import React, { useEffect, VFC } from 'react';
import { BrowserRouter as Router, Switch, Route } from 'react-router-dom';
import { Login } from './components/screens/Login/Login';
import { LandingPage } from './components/screens/LandingPage/LandingPage';
import { ErrorsPage } from './components/screens/LandingPage/ErrorsPage';
import { useDispatch } from 'react-redux';
import { useSelector } from './store';
import { isUserAuthenticatedSelector } from './selectors/auth';
import firebase from 'firebase';
import { login, logout } from './slices/auth';
import { Loading } from './components/screens/Login/Loading';

export const Routes: VFC = () => {
  const authenticated = useSelector(isUserAuthenticatedSelector);
  const dispatch = useDispatch();

  const refresh = React.useCallback(
    async (displayName, email) => {
      const userData = {
        displayName,
        email,
      };
      return dispatch(login(userData));
    },
    [dispatch]
  );

  useEffect(() => {
    const f = async () => {
      firebase.auth().onAuthStateChanged(async user => {
        if (user && !authenticated) {
          return await refresh(user.displayName, user.email);
        }
        if (!user && !authenticated) {
          dispatch(logout());
        }
      });
      await firebase
        .auth()
        .setPersistence(firebase.auth.Auth.Persistence.SESSION);
    };
    f();
  });

  if (authenticated === undefined) {
    // "unconfirmed" authentication status
    return <Loading />;
  } else {
    // login user Router
    return (
      <Router>
        <Switch>
          <Route exact path='/' component={Login} />
          <Route path='/landingpage' component={LandingPage} />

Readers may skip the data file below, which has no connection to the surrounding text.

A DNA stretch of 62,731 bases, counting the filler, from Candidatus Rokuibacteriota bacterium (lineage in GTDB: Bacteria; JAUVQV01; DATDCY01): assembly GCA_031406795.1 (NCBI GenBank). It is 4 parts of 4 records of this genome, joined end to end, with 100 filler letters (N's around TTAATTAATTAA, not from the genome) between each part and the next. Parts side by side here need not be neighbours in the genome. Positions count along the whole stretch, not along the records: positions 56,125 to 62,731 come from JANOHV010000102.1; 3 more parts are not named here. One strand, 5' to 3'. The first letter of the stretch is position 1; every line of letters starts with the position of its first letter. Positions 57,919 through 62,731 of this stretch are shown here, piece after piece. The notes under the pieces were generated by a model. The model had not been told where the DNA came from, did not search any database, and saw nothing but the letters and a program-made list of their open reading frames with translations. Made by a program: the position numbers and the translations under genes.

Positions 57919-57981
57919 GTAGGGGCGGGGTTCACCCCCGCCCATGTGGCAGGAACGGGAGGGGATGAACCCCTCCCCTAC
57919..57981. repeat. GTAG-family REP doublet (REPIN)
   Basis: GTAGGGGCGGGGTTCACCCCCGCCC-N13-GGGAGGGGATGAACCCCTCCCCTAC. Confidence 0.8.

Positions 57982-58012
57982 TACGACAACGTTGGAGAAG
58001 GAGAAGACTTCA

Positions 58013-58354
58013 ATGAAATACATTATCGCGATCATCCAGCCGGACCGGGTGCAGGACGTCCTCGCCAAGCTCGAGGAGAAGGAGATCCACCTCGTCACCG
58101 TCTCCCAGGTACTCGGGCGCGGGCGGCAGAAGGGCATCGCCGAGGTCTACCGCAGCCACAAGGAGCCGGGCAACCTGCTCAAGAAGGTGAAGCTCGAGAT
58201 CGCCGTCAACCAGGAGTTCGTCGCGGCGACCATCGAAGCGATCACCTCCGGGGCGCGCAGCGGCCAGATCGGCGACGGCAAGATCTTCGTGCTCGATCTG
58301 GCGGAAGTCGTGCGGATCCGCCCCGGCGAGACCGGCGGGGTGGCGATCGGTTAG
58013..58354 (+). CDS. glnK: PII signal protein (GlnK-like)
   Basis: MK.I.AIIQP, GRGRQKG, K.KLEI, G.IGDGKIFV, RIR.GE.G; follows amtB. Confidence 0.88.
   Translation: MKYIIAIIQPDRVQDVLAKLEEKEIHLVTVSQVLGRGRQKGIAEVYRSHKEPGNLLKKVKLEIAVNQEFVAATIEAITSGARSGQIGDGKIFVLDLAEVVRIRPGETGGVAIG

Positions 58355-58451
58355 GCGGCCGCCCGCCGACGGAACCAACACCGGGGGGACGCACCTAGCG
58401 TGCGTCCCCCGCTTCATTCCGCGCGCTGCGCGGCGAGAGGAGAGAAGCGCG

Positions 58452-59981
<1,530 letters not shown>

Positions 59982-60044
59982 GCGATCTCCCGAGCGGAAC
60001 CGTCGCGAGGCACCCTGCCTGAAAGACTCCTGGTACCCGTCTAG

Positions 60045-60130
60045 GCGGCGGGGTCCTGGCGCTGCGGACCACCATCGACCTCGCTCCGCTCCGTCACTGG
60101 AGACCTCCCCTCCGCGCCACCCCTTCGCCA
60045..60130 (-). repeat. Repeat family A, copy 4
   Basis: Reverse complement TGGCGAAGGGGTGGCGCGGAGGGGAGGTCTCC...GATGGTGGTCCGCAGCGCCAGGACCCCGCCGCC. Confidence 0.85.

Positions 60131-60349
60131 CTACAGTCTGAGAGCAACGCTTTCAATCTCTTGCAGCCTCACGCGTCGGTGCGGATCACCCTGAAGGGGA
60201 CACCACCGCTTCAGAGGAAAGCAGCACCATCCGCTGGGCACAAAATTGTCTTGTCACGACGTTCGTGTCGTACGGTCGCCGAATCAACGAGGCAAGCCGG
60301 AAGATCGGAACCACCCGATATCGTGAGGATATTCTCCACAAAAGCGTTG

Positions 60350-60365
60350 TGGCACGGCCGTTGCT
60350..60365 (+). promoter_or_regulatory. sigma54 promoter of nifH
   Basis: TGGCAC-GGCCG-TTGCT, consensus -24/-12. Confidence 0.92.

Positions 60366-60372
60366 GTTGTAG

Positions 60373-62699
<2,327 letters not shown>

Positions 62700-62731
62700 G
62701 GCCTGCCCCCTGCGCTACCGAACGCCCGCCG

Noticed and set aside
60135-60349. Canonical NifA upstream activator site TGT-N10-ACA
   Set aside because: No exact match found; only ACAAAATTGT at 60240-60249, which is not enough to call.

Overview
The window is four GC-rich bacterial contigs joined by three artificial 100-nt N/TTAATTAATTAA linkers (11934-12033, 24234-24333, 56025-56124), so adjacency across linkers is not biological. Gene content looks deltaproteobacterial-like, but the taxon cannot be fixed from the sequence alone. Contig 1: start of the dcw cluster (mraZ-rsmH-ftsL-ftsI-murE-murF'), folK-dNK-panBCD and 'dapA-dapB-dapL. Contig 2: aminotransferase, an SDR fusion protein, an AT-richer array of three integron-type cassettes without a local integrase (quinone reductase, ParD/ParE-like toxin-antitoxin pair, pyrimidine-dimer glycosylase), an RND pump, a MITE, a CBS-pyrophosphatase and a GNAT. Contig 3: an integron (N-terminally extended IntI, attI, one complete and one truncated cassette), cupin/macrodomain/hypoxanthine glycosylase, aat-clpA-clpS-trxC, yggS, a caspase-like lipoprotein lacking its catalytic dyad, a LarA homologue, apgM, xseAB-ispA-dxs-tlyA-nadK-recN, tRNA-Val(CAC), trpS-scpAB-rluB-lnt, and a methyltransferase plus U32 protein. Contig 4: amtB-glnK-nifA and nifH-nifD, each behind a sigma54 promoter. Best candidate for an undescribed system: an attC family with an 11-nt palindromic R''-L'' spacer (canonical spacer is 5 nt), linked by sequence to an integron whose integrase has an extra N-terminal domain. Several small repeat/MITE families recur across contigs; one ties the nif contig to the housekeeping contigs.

<Route component={ErrorsPage} />
        </Switch>
      </Router>
    );
  }
};

Login.tsx

import React, { VFC } from 'react';
import styled from '@emotion/styled';
import GoogleButton from 'react-google-button';
import logoCxPassport from '../../../assets/logo_cx_passport.png';
import { login } from '../../../slices/auth';
import { useDispatch } from 'react-redux';
import { Redirect } from 'react-router-dom';
import { isUserAuthenticatedSelector } from '../../../selectors/auth';
import { useSelector } from '../../../store';

const Wrapper = styled.div`
  display: flex;
  align-items: center;
  justify-content: center;
`;
const Container = styled.div`
  display: block;
  align-items: center;
  justify-content: center;
  padding-top: 300px;
  padding-bottom: 30px;
`;
const LogoImage = styled.img`
  height: 40px;
  display: block;
  margin-right: auto;
  margin-left: auto;
  padding-bottom: 15px;
`;
export const Login: VFC = () => {
  const authenticated = useSelector(isUserAuthenticatedSelector);
  LogoImage.defaultProps = {
    src: String(logoCxPassport),
  };
  const dispatch = useDispatch();
  const appLogin = () => {
    const userData = {
      displayName: null,
      email: null,
    };
    dispatch(login(userData));
  };
  if (authenticated) {
    return <Redirect to='/landingpage' />;
  }
  return (
    <Wrapper>
      <Container>
        <LogoImage />
        <GoogleButton onClick={appLogin} />
      </Container>
    </Wrapper>
  );
};

Conclusion

Redux Toolkit is a simple and efficient library over redux which serves the same purpose as simplified code. For reference, see more information on the official Redux Toolkit page. Happy Learning!